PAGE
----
What Is Self-Regulation?


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Self Regulation.

It is important to be able to calm yourself down.

*Deep breath*

Controlling behavior can be difficult.

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What is Self-Regulation?

Self-regulation is essentially the controlling of emotion and mood, which inevitably helps to control behavior. There are several coping techniques and pro-active strategies related to self regulation. If one can identify and control emotion, one can control behavior.

Most of the time.

Forgive Yourself.

Even the most level-headed person can do something regrettable in a fit of anger. Management of extreme emotions requires a high level of cognitive energy. Many that struggle with anger, for example, will struggle with having the cognitive energy to manage it.

It’s like having very little room on the hard drive while trying to download a very large file. It might fit, but the computer will start to lag.

Make no mistake – the person that struggles with anger is responsible for managing it. People that struggle with anger will often find they have spent so much cognitive energy on managing other extreme emotions or tasks, that there is nothing left in the tank to stifle the anger from erupting.

But anger is downstream – a secondary emotion.

This is also the reason irritability is often a co-occurring side-effect of depression. Body and brain have been working so hard to deal with being depressed, that anger punches its way through the paper thin walls of the emotional piggy bank.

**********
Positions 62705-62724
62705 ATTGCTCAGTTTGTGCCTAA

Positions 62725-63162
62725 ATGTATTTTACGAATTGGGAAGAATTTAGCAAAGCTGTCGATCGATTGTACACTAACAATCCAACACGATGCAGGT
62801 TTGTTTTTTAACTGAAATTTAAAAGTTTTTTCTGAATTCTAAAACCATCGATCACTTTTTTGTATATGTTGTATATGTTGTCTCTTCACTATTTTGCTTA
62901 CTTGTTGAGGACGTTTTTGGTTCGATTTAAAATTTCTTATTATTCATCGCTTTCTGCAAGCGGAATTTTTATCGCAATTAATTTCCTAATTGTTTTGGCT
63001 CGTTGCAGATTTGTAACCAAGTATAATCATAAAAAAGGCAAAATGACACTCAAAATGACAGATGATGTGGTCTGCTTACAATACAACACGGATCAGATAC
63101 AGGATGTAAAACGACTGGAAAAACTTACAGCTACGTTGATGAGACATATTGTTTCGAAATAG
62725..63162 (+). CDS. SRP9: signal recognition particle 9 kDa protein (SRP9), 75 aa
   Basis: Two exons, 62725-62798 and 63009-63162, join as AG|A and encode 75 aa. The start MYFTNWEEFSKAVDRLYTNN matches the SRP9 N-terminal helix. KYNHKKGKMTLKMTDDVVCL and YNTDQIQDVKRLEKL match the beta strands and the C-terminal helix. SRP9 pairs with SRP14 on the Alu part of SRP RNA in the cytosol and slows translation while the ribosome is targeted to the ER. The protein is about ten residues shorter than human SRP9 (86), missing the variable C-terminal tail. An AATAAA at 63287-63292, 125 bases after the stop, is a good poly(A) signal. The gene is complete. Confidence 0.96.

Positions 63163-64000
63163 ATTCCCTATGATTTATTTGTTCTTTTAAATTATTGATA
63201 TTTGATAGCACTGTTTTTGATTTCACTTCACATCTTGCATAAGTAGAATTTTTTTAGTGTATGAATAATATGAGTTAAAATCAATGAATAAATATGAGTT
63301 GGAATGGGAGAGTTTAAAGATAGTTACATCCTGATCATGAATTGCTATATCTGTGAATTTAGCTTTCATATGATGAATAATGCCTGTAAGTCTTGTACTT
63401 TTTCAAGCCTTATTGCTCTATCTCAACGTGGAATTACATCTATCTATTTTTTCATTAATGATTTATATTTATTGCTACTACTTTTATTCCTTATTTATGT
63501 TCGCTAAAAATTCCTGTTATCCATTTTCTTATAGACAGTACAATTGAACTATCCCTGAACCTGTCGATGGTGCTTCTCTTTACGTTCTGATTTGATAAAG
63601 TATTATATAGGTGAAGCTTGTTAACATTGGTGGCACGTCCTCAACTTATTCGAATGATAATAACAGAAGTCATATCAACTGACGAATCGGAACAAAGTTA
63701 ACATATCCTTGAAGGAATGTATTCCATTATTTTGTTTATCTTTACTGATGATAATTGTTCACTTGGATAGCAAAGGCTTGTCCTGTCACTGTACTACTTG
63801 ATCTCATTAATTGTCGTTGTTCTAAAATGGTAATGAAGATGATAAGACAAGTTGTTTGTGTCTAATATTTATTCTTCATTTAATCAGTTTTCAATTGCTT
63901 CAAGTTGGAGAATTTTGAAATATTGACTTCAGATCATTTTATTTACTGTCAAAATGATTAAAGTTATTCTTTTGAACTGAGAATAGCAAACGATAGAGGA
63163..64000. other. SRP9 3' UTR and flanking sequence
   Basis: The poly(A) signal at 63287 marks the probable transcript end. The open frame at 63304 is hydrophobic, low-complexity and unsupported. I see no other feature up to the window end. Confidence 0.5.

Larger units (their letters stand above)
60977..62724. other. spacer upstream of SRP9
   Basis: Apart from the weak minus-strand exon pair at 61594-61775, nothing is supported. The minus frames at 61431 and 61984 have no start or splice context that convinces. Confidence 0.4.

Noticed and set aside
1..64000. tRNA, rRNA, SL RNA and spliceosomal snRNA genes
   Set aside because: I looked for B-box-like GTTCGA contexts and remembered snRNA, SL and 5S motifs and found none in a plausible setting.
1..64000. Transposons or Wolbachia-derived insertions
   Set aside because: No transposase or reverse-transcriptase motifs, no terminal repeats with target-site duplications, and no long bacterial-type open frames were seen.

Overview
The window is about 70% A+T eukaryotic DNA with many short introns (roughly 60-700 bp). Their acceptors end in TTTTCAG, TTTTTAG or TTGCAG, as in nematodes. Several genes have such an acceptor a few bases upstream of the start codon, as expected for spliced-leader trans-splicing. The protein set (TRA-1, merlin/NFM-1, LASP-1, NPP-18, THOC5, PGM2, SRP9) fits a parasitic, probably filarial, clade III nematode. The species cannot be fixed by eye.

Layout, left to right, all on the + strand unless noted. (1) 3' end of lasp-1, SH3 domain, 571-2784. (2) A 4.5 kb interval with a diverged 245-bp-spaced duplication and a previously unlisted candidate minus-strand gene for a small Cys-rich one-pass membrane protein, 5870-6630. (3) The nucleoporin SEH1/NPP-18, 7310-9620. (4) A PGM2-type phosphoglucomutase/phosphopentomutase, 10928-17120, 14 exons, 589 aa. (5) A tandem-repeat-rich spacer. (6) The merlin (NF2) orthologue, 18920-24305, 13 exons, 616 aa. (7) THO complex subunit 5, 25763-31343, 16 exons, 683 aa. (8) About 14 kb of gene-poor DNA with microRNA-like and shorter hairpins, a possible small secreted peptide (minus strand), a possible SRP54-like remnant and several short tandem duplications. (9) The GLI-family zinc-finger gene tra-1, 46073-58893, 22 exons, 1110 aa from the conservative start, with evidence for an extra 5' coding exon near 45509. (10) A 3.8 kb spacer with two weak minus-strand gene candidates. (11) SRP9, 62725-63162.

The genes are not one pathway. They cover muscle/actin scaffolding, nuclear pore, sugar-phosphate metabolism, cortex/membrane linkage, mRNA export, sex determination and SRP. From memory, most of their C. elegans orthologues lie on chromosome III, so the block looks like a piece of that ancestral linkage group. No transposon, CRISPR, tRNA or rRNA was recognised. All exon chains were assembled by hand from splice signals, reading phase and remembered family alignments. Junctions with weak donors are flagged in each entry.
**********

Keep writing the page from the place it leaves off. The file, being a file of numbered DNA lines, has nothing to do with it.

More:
Be Proactive.

  • Wake up at the same time. Every day. This is a simple but effective way to combat the cognitive drain. Waking up at the same time every morning allows for everything else throughout the day to fall into place. And waking up before everyone else in the house means some peace and quiet to reflect and prepare for the day.
  • Keep in mind that morning actually starts the night before.
  • Exercise regularly. Get a fair amount of sleep. Pay attention to how certain foods might alter mood and emotion. These are disciplines and require effort, but is akin to changing the oil and rotating tires before a road trip. It is preventative maintenance for the journey ahead.
  • Light some candles and practice some deep breathing. Read a book. Sketch. Color. Do anything healthy and simple that fosters relaxation. These can even be done before a potentially stressful day. Routine helps create time to practice these proactive disciplines.

Slow Down.

Too often, we get stuck in a hyper-conscientious mode of operation. Everything is urgent and anything that deviates from or exacerbates the urgency leads to catastrophe.

It is this reason we project a rough day at work on to a loved one. So much cognitive energy has been spent on work that any deviation or disruption at home becomes a mental overload.

If work is truly interfering with significant relationships, something needs to change. It is either time to start looking for less stressful job, or developing techniques and strategies for dealing with the stress.

If you think you need therapy, go to therapy.

Regulate.

The idea of regulation is empowering and projects a certain level of autonomy and independence. A person that struggles with anger can regulate their anger through both simple and complex techniques – but it can be done.

Emotions do not have to be so controlling, and do not have to lead to regrettable behaviors. Aggression, anger, and irritability are downstream, secondary emotions. Focusing on upstream repairs is crucial.